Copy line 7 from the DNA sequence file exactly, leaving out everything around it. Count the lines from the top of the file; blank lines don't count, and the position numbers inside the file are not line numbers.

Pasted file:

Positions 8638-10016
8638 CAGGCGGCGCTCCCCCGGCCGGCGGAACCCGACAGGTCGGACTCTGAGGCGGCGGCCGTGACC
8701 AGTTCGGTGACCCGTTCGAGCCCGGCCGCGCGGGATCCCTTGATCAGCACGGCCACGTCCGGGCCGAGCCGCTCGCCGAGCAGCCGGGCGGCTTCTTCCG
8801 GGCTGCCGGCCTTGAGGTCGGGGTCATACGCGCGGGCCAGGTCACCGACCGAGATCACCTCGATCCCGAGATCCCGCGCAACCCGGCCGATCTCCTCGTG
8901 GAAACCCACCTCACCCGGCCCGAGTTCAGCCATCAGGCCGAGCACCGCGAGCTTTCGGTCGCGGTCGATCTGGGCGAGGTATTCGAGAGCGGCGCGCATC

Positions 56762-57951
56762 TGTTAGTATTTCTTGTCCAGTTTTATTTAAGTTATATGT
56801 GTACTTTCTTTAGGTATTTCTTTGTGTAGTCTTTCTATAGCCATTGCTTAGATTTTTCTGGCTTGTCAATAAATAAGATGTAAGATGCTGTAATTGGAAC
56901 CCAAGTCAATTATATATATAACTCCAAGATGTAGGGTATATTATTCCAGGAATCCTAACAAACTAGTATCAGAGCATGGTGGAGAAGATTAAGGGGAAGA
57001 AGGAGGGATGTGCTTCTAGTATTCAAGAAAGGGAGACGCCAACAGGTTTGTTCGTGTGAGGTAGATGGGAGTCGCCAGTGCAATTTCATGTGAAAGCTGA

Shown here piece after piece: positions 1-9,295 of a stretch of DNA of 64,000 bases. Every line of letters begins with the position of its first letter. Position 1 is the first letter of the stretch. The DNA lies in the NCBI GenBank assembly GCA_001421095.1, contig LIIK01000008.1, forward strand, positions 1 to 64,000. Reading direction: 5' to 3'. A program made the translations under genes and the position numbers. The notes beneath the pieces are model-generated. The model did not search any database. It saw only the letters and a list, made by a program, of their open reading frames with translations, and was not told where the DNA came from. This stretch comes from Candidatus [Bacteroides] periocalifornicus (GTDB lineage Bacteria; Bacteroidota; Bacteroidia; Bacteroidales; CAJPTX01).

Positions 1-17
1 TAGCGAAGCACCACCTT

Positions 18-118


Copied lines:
56762 TGTTAGTATTTCTTGTCCAGTTTTATTTAAGTTATATGT